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Written By: Devan Fink
May 11, 2015
Playing Little League is one of the joys of childhood. Little League Baseball has been around forever, shaping children into solid baseball players and good sportsmen.
In 2014, Jackie Robinson West, a Chicago Little League team, became the first African American Little League team to win the United States championship. They slugged their way into the hearts of Americans, including President Barack Obama’s, whom they met at the White House. However, this past February, the team was stripped of their title because it was discovered that they cheated.
Gaining a competitive edge is the way to dominate in any sport. That edge does not have to be illegal. It could be from practicing extra hours and working harder. Sadly, the Jackie Robinson West team took the wrong route. Their coach, Darold Butler, had recruited players outside of Jackie Robinson West’s boundaries to build a superteam.
President Obama said that he was still proud of Jackie Robinson West, citing “dirty dealing” by adults as the issue. Even though it was not the players’ fault, they lost the title and are the ones punished.
This is not the first time that Little League teams have cheated. In 1992, Zamboanga City, Philippines' Little League won the World Series. Later, they admitted to using a national all-star team, including eight players outside Zamboanga City boundaries. In 2001, Rolando Paulino Little League in New York was disqualified for using 14-year-old pitcher Danny Almonte, who was two years older than the legal age.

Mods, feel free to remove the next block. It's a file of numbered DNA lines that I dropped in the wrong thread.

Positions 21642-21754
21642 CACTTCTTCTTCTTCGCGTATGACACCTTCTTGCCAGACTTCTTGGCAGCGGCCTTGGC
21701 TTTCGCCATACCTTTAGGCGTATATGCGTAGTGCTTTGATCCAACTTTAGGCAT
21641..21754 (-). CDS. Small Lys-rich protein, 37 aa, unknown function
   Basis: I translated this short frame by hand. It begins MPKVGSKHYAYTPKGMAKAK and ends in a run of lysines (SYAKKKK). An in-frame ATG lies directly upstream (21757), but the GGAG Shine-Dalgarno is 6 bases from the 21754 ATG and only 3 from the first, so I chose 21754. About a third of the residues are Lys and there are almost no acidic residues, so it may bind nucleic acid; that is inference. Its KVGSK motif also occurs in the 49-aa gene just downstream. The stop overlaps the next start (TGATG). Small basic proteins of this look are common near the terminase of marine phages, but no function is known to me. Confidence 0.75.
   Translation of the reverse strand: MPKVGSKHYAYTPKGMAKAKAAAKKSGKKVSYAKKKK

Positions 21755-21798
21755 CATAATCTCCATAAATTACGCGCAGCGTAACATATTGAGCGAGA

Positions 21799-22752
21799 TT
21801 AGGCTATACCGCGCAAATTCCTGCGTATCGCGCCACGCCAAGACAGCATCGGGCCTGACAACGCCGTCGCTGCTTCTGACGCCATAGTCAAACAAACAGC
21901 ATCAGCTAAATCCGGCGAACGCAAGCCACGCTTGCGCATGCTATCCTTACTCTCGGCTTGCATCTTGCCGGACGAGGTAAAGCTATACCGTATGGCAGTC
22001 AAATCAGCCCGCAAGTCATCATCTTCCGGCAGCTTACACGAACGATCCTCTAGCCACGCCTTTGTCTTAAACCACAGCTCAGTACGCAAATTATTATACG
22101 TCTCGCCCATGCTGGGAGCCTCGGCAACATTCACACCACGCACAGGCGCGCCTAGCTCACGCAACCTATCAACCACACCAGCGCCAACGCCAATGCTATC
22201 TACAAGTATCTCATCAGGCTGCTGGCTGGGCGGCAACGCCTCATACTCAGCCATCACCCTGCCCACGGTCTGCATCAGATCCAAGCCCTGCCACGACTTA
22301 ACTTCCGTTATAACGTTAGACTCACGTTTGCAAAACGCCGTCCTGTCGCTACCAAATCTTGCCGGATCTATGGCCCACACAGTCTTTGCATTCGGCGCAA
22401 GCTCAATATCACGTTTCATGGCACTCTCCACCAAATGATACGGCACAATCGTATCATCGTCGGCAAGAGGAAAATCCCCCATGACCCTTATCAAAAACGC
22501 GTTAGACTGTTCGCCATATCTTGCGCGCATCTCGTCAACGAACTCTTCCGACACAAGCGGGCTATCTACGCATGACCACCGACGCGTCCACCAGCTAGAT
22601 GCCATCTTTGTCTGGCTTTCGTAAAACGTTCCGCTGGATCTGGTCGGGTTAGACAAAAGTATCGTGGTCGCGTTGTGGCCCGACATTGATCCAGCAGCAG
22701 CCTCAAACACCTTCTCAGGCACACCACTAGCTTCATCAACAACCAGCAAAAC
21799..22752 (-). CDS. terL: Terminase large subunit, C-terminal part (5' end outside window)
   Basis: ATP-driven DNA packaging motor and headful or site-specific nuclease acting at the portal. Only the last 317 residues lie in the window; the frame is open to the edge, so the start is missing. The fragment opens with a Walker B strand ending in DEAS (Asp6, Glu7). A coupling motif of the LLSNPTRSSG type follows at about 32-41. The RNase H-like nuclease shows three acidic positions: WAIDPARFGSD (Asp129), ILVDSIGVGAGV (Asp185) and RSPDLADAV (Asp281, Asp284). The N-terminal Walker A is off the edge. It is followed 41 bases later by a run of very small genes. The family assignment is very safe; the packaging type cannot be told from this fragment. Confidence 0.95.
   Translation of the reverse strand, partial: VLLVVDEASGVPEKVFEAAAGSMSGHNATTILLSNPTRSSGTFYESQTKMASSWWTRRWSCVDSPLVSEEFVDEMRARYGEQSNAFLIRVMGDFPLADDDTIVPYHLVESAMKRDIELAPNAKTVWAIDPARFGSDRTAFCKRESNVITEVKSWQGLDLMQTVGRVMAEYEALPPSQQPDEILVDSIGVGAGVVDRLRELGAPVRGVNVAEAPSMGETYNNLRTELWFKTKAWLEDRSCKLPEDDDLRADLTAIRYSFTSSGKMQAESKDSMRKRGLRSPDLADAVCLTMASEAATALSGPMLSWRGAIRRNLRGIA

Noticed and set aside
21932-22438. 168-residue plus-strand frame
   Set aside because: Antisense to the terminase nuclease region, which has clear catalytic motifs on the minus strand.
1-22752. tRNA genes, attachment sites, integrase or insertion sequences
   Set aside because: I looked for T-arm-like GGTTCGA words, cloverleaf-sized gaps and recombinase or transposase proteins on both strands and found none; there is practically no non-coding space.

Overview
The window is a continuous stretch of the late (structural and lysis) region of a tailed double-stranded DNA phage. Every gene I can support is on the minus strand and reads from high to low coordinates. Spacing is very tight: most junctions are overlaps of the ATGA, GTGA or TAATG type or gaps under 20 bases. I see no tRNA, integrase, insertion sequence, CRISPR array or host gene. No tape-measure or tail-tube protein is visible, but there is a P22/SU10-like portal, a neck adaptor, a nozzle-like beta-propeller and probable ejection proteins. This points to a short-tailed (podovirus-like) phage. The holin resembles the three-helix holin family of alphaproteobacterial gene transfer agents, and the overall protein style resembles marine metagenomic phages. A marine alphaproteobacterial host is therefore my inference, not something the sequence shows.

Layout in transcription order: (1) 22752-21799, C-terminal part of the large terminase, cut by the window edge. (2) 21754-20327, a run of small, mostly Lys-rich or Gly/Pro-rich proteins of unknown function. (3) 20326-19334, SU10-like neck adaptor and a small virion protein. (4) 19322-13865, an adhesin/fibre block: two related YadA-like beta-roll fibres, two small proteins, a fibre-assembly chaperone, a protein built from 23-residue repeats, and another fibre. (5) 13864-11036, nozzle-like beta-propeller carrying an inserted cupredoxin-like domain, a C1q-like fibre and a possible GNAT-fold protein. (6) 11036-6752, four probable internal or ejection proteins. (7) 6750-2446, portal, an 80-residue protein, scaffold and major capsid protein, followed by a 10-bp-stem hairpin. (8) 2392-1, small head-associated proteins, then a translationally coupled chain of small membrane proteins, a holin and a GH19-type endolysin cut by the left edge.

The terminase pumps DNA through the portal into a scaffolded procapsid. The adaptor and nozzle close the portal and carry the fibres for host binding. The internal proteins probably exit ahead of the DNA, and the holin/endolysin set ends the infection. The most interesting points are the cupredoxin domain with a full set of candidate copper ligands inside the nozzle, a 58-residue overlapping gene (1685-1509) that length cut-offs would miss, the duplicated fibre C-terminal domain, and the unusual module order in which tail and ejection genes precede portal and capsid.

Is it not a little sad that adult coaches are ruining a children’s game?
Pittsburgh Pirates outfielder Andrew McCutchen still supported Jackie Robinson West. Third baseman teammate Josh Harrison and he are the only two African Americans on the Pirates. Fewer African Americans are playing baseball than ever before. It is hard for inner-city children to get noticed and play in front of scouts, and they often do not have the money for travel baseball.
In an article for The Players Tribune, McCutchen said that children from low income families have a hard time getting recognized; it costs "thousands of dollars for the chance to be noticed." He discussed how even though his parents loved him, they barely had enough money to put food on the table and could not afford to skip a shift at work to take him to weekend tournaments. McCutchen added that while cheating is wrong, in today’s competitive market, it may get player recognition.
While it is immoral to cheat, McCutchen makes a great point. These underprivileged kids got the opportunity to appear on television in front of millions of people. This notoriety might lead to a college scholarship or professional baseball. That spurs the question: Did cheating do more good than harm? That may never be fully answered, but it is possible that good can come from this situation. Even if they are no longer the United States champions, they may benefit in the long run. I am not sure that is a bad thing. This “title run” could possibly change their lives.